Words, lots of words coming up in the next few months. Jude Skeers, our guest at GBOW for a series of classes and workshops in late October 2015, has sent Roisin articles he wrote to share with you (so the “I” in the articles is Jude himself). 
This article was first published in the Australian magazine Yarn which GBOW gets. Roisin says it’s interesting so ask to have a look. 

There are lots of videos of provisional cast ons….however, I think you’ll see that Jude is doing this useful technique a bit differently.

Invisible (Provisional) Cast-On
Casting On – which Richard Rutt, in A History of Hand Knitting (1987 p.13), refers to thus: ‘The creation of the first course of loops, the foundation of a piece of knitted fabric, is the initial problem in knitting.’
Mary Thomas, in her book, Mary Thomas’s Knitting Book, first published in 1938, made reference to six methods of casting-on. Method 5 is Casting-On (Invisible), p.66.
According to Mary Thomas: ‘The object of this method is rather different from that of any other, since it is to avoid and not create a definite selvedge edge. This is accomplished by “laying” the yarn round the needles and a foundation yarn, which can be part of the ball end, or of an independent nature.’
She goes on the write: ‘This is a valuable method of laying foundation stitches, as it leaves the selvedge free for any purpose. If the foundation yarn or cord is removed, a row of loops is exposed, which can be picked up and knitted in the opposite direction.’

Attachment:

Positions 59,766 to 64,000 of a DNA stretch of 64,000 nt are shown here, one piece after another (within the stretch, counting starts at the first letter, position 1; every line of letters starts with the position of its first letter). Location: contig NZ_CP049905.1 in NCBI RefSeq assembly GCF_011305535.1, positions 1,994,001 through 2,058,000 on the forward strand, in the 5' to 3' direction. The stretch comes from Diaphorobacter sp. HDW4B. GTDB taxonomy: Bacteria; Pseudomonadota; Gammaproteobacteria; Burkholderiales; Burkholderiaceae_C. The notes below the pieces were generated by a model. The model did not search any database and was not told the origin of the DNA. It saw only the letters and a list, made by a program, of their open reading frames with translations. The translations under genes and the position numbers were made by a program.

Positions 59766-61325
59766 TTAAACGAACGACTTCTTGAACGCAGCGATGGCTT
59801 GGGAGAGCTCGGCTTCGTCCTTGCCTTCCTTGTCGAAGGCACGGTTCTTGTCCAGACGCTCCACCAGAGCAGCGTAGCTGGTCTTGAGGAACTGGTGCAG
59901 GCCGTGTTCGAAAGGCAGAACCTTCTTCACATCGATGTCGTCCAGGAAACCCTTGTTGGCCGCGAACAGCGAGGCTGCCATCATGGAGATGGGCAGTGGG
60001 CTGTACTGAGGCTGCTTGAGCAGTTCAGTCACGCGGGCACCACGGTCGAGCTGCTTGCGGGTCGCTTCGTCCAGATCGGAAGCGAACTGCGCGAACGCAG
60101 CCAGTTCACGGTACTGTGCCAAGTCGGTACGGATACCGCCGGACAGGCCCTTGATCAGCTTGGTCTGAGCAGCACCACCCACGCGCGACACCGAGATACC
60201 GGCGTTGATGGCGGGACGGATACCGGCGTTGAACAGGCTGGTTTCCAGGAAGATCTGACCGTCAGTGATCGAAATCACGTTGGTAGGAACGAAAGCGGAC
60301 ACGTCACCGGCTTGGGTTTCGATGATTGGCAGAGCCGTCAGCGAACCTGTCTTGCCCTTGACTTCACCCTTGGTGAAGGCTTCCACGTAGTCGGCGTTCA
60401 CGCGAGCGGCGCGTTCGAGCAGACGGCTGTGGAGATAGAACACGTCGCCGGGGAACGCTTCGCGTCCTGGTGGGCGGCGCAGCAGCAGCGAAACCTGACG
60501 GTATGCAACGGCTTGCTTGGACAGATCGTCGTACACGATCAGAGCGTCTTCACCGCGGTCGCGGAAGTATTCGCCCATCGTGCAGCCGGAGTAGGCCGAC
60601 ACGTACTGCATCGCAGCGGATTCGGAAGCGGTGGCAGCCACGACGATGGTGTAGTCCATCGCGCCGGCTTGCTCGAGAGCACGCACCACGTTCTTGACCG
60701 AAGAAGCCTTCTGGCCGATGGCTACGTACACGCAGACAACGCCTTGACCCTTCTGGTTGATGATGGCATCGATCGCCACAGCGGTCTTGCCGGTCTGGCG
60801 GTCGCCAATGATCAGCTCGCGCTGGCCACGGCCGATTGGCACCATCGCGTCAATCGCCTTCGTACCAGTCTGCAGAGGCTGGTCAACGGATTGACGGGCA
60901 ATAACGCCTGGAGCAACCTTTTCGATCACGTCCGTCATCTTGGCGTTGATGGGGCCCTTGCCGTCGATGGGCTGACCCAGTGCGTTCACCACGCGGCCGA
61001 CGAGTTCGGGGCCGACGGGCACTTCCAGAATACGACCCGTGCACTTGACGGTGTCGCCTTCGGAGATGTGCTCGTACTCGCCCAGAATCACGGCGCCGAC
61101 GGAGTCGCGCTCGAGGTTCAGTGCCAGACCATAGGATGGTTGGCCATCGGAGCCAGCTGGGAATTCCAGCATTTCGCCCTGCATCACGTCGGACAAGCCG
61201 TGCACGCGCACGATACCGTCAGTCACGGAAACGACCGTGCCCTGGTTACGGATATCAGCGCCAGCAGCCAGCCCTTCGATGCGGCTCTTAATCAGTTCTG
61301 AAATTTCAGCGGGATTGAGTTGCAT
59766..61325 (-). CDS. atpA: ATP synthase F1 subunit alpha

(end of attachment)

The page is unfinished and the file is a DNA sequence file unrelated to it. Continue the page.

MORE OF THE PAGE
It was in the mid-eighties that I first used this method of cast-on. I designed a framed knitted wall piece that was made of 3 squares with circles inside them. They were knitted from the outside to the centre. I invisibly cast on 400 stitches for each square using a circular needle and waste yarn. I found this method of cast-on incredibly difficult. But the completed squares were grafted together to form a rectangle and I then picked up the 800 invisible stitches to knit the edging.
Returning to using this method of cast-on, I worked at solving my problem of casting on using waste yarn. I found that the waste yarn was not substantial enough to hold the stitches straight. To solve my problem, I now cast on using monofilament to replace the waste yarn. I have tried 1.5mm, 2mm and 2.5mm monofilament and find the 2mm cord to be most successful. It is large enough to hold the shape of the stitches and yet not so thick as to make the loop of the stitches oversized.
Where to find monofilament? It is the cord in circular needles. Knitters who have interchangeable needle kits with extra cords can try them. But the simple place to find 1.5mm,  2mm and 2.5mm monofilament cord is at the hardware shop or in the garden shed. The monofilament that I use is ‘line trimmer’ cord – the cord that is used in lawn edge cutters.
Invisible cast-on is easy to learn. Elizabeth Zimmermann writes in Knitting Around (1989, p.183): ‘Once mastered, you will find countless uses for this technique. In reality you are simply winding the working wool around the needle, separating the loops with a strand of spare wool.’ And thanks to the internet, there are many videos demonstrating how it is done.
Below is the basic method that is to be found in knitting books that include how-to details. It may be named Invisible, or Provisional, cast-on. You are making a provision to knit the stitches in the other direction.
1)    Place stoppers on both ends of length of monofilament to prevent the stitches from slipping off the end. A piece of cork or elastic band will suffice.
2)    Tie the knitting yarn onto one end the monofilament.
3)    Hold the monofilament and knitting needle in your right hand.
4)    Wind the yarn around the needle and the monofilament and back over the needle.

5)    Continue until you have the required number of stitches.